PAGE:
White House Rift With Hillary Clinton

The White House and the State Department have been sending out different messages over the past few days regarding the U.S. position on Egypt. The seeming disparity between the focus and tone of remarks by officials from each part of the government has the Washington community wondering if there’s a rift between Pennsylvania Avenue and Foggy Bottom and who’s really in charge.

Internal disagreements on how closely to align the United States with Egyptian Vice President Omar Suleiman and his self-interested reform process emerged into public view last weekend, when Secretary of State Hillary Clinton told the Munich Security Conference that the U.S. is calling on the international community to support the process initiated by Suleiman. Clinton also had to distance herself from the comments of the State Department’s chosen “envoy” Frank Wisner, who called for Mubarak to stay in power when he spoke at the conference in Munich.

Then, three days later, Vice President Joseph Biden spoke with Suleiman and gave him a list of further steps the U.S. wants him to take to open up the process, clearly expressing the official administration position that Suleiman’s process is not acceptable in its current form.

On a conference call with reporters Wednesday, the NSC’s Ben Rhodes said that the White House and the State Department have been “very closely aligned” and said that the difference between what Clinton said in Munich and what Biden told Suleiman three days later was a reflection of the changing circumstances on the ground.

“[Clinton] was just stating [in Munich] the matter of fact that Vice President Suleiman is the person conducting these negotiations for the government… Our response on Monday and Tuesday was in reaction to [Suleiman’s] statements and it was to say that those statements alone were insufficient because they didn’t constitute concrete action,” Rhodes said. “I think it’s entirely consistent to again state support for a process of negotiation… but to then hold the government accountable in terms of identifying the kinds of steps that we believe need to take place and that the Egyptian people are calling for.”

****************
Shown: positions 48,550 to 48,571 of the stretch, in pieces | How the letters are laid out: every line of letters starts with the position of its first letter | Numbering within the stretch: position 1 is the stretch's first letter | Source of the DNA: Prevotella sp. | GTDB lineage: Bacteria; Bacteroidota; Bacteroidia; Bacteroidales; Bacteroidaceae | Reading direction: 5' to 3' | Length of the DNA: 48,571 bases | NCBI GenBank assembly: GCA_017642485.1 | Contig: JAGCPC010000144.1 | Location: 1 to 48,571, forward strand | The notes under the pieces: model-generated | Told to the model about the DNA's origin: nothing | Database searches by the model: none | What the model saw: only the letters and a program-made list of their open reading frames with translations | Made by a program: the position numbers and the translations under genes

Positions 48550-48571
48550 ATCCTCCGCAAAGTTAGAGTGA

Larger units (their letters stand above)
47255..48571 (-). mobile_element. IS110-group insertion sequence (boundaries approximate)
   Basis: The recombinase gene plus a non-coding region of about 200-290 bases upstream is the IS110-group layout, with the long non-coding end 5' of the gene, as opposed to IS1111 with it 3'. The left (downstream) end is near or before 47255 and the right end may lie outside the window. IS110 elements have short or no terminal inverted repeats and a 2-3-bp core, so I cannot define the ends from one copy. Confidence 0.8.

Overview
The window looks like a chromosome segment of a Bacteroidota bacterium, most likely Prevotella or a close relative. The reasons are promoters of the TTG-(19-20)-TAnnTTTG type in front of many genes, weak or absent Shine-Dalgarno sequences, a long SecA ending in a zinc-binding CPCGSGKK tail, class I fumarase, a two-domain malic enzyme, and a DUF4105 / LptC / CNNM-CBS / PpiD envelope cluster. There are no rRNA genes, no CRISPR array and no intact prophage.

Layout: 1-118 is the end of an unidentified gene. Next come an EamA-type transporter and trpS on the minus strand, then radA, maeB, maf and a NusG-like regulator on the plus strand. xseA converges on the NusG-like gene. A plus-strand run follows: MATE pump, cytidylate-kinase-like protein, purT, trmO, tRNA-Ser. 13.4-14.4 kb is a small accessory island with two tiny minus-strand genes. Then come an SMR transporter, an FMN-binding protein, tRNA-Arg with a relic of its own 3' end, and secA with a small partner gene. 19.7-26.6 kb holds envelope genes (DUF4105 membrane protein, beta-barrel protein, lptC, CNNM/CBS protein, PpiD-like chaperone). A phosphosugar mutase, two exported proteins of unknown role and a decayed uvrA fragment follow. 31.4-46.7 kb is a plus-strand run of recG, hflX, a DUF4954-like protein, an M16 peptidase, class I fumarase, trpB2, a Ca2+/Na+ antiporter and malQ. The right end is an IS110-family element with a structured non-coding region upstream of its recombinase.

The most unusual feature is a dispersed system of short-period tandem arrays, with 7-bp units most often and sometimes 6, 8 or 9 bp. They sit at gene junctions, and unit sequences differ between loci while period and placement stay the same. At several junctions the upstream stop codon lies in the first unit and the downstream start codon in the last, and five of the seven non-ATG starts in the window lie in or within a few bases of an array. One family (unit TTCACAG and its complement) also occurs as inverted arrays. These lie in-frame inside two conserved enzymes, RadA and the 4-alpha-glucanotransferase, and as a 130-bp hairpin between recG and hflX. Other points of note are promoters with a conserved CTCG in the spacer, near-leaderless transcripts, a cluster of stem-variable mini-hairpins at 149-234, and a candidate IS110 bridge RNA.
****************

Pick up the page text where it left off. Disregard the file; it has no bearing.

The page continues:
Clinton’s deputy chief of staff and new director for policy planning, Jake Sullivan, argued that the White House and the State Department have been aligned on the three core principles the U.S. government has been advocating for throughout the crisis: non-violence, respect for universal rights, and the need for political change.

“The theory of the case has remained consistent…and it’s something on which the Secretary, the president and all of the other national security team members have been aligned on. And that’s been true in the true public messaging. It’s been true in the private messaging as well, ” Sullivan said. “The situation is changing day by day even as we maintain the same basic core to our approach.”

Experts close to the administration agreed with that to some degree, but said that mixed messaging from State and the White House was muddying communication of those core principles. The biases are based in institutional cultures, they said, and the gaps between the two camps are real.

“You had a similar dynamic in the later years of the Bush administration. There was President Bush and [NSC senior director] Elliot Abrams at the White House still trying to push the freedom agenda and Condoleezza Rice at the State Department very much trying to play it down,” said Michelle Dunne of the Carnegie Endowment for International Peace. “The messages out of the administration have been extremely confusing and I think they realize that.”

Abrams told The Cable that there are probably divisions in both places. “Where the State Department came out of its internal debate is in one place, where the White House has come out is in a different place,” he said. “In the end it’s about winning the hearts and minds, not of the Egyptian people, but of Obama, Biden, Clinton and Gates.”

Complete article via Foreign Policy


Leave a Reply

Fill in your details below or click an icon to log in:

WordPress.com Logo

You are commenting using your WordPress.com account. Log Out / Change )

Twitter picture

You are commenting using your Twitter account. Log Out / Change )

Facebook photo

You are commenting using your Facebook account. Log Out / Change )

Google+ photo

You are commenting using your Google+ account. Log Out / Change )

Connecting to %s